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The events at the Fukushima-Daiichi nuclear power plants (hereafter Fukushima) which were caused by the March 2011 earthquake and tsunami off the coast of Japan have been the subject of review by nuclear and regulatory organizations in Canada and around the world.

One of the cornerstones of the NWMO’s Adaptive Phased Management, Canada’s plan for the long-term management of used nuclear fuel, is a commitment to continuous learning from new developments, and adapting and refining its plans. The NWMO has considered the events in Japan and has examined the potential implications of Fukushima on the implementation of Adaptive Phased Management.

The overall findings from the NWMO’s review are summarized below:

What are the “lessons learned” based on the NWMO’s review of the events at Fukushima that are applicable to the implementation of Adaptive Phased Management?

The safety of the Adaptive Phased Management deep geological repository and used fuel transportation system is built upon a system of natural and engineered barriers which are designed to contain and isolate used nuclear fuel from people and the environment. The robustness of the transportation casks, used fuel containers and repository sealing systems, plus the stability of the geosphere over time, protects against natural events such as earthquakes, climate change and extreme events like glaciation.

The events at Fukushima were a strong reminder that we need to ensure that we consider a wide range of extreme events in our designs and safety analyses, and that we have an obligation to deal with uncertainty in our approach to long-term management of used nuclear fuel. Our path forward will be refined as we gain new knowledge and understanding.

The lessons learned from events at Fukushima for the implementation of Adaptive Phased Management include:

  1. Beyond-design-basis accidents need to be carefully assessed by the NWMO and properly reflected in the engineering design, construction and operation of a deep geological repository and used fuel transportation system.
  2. Safety analyses and emergency response planning need to consider a full range of low-probability, high-consequence events.
  3. The potential impact of extreme natural events is more relevant during operation of the facility rather than during the postclosure period since major events are unlikely to affect conditions at repository depth.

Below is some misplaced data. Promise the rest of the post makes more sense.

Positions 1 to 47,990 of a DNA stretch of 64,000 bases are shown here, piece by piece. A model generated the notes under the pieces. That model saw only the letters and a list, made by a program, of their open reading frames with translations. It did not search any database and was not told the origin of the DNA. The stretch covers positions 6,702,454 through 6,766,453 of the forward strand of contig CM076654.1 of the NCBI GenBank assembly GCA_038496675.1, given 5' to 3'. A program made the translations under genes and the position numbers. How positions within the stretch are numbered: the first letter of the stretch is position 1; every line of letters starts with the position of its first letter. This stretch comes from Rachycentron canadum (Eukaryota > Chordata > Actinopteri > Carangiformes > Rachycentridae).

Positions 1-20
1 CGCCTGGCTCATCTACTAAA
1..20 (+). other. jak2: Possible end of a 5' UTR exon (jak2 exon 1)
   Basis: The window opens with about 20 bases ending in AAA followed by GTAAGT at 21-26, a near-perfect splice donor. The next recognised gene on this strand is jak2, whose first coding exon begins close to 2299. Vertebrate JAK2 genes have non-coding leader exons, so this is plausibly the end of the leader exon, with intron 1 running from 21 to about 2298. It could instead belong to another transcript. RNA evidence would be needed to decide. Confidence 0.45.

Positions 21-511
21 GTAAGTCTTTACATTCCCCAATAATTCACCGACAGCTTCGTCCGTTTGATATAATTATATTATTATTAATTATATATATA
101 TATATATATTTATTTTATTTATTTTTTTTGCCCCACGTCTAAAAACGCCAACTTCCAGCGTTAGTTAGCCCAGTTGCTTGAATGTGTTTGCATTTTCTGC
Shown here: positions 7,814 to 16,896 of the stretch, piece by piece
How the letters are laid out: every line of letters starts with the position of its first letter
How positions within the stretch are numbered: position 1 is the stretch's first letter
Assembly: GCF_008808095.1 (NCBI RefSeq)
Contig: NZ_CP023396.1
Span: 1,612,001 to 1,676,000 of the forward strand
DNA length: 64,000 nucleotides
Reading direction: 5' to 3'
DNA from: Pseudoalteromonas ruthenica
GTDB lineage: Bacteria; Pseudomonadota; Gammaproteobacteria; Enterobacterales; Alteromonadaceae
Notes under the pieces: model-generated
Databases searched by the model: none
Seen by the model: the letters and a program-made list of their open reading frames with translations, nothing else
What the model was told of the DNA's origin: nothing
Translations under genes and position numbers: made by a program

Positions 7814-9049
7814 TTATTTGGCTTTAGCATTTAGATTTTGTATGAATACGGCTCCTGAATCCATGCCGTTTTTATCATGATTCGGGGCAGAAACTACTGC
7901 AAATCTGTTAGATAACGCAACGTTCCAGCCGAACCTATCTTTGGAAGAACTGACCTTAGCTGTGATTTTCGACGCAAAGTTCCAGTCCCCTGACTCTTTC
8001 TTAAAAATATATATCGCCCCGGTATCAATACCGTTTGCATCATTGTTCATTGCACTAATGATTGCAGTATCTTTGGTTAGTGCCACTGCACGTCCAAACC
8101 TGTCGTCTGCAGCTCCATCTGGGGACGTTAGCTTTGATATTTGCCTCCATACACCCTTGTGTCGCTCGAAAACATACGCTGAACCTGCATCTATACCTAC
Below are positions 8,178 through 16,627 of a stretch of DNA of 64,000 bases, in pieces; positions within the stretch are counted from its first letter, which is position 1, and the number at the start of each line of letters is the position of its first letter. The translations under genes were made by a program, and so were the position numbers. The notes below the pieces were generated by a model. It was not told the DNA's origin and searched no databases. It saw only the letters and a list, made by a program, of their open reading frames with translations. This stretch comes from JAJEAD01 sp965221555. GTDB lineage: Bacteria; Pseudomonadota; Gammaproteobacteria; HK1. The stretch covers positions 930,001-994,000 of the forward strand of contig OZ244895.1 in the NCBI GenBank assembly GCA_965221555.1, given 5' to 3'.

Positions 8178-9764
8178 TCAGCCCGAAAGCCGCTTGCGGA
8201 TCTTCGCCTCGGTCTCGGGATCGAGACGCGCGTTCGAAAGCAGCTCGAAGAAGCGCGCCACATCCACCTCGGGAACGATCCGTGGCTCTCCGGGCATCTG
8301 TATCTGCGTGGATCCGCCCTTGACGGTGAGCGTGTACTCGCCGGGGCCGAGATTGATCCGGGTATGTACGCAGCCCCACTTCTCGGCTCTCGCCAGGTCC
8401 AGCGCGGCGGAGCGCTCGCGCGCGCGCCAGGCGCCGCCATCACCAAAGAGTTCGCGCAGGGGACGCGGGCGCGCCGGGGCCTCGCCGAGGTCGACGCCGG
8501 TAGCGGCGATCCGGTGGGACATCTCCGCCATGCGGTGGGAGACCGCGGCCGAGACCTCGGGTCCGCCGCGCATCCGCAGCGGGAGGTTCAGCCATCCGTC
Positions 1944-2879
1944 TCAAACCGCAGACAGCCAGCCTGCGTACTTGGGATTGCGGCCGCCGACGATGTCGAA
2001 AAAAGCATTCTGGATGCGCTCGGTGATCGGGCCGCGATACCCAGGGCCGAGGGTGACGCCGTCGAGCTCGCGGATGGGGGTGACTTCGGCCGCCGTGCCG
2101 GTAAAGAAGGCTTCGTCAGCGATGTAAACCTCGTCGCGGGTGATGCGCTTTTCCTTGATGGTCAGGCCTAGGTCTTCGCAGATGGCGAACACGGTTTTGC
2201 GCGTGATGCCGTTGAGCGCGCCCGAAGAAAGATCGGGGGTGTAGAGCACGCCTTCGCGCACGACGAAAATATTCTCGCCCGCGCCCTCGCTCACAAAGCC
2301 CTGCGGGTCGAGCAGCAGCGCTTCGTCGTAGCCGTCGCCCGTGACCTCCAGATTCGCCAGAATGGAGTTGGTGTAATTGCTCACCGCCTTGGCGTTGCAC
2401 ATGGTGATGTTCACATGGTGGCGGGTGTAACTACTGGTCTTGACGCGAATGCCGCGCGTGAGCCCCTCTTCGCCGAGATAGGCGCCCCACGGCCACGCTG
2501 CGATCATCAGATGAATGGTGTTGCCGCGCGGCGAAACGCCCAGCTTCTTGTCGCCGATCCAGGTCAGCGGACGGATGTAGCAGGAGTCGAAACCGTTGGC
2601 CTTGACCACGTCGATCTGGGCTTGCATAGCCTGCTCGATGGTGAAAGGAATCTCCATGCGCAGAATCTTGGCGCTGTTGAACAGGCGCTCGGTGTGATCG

4. The multi-barrier, defence-in-depth approach to used fuel management is a key component of the design to mitigate against the propagation and impact of low-probability, high-consequence events.

How can Canadians be assured that a used nuclear fuel repository will withstand an earthquake?

The principal objective of the Adaptive Phased Management deep geological repository is to safely contain and isolate used nuclear fuel in a stable rock formation. The repository has been designed to protect people and the environment against a wide range of natural events, like earthquakes, in a passive manner without relying on active maintenance or active safety features such as backup power or cooling systems.

It is well-known that deep underground structures are more resilient to earthquakes than surface structures. Long-lived used fuel containers will be sealed in a deep geological formation using a multi-barrier system at a nominal depth of about 500 metres.

As well, the selection of a safe site for the repository is based on a comprehensive set of geoscientific criteria and a thorough site evaluation process which is expected to take seven to 10 years. The potential impact of earthquakes is a key component of the site evaluation process.

Current and future seismic activity is a critical technical evaluation criterion for selecting a site to safely host Canada’s deep geological repository for used nuclear fuel. To be selected, a site will have to satisfy a comprehensive set of geological siting criteria which include looking at active faults and seismicity. Any candidate site will be excluded if there are geological conditions that would make it unsafe.

Experience in Canada and internationally tells us that a good predictor of future performance is what has happened in the past. There are many deep geological formations in Canada that have remained stable for hundreds of millions of years despite numerous past events such as earthquakes and glaciation.

The Adaptive Phased Management deep geological repository will be designed and built in a manner that will ensure the integrity of the multi-barrier system for containing and isolating used nuclear fuel.

The deep geological repository and associated surface handling system will be subject to an environmental assessment and regulatory process by the Canadian Nuclear Safety Commission to ensure that it can be implemented safely.